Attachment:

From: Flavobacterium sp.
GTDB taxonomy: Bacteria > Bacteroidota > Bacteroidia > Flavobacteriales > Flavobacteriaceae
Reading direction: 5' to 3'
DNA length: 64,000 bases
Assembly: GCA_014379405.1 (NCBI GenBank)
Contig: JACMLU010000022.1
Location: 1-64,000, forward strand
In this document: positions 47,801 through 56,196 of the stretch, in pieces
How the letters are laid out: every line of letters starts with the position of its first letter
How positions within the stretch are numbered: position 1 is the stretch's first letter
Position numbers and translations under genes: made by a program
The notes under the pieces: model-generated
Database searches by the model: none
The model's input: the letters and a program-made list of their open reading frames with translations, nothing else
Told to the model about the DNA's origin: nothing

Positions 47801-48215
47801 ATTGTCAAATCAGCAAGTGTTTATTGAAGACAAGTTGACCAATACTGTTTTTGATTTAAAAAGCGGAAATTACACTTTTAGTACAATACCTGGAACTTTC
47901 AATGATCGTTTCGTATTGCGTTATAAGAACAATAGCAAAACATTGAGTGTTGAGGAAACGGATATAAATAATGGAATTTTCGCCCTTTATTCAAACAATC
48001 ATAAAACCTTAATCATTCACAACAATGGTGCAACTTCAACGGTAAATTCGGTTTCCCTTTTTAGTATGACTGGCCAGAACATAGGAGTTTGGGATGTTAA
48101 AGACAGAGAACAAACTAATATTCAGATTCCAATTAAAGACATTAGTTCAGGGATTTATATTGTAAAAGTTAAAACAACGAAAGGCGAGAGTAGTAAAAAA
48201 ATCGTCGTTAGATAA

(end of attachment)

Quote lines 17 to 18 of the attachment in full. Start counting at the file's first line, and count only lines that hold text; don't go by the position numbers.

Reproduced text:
47801 ATTGTCAAATCAGCAAGTGTTTATTGAAGACAAGTTGACCAATACTGTTTTTGATTTAAAAAGCGGAAATTACACTTTTAGTACAATACCTGGAACTTTC
47901 AATGATCGTTTCGTATTGCGTTATAAGAACAATAGCAAAACATTGAGTGTTGAGGAAACGGATATAAATAATGGAATTTTCGCCCTTTATTCAAACAATC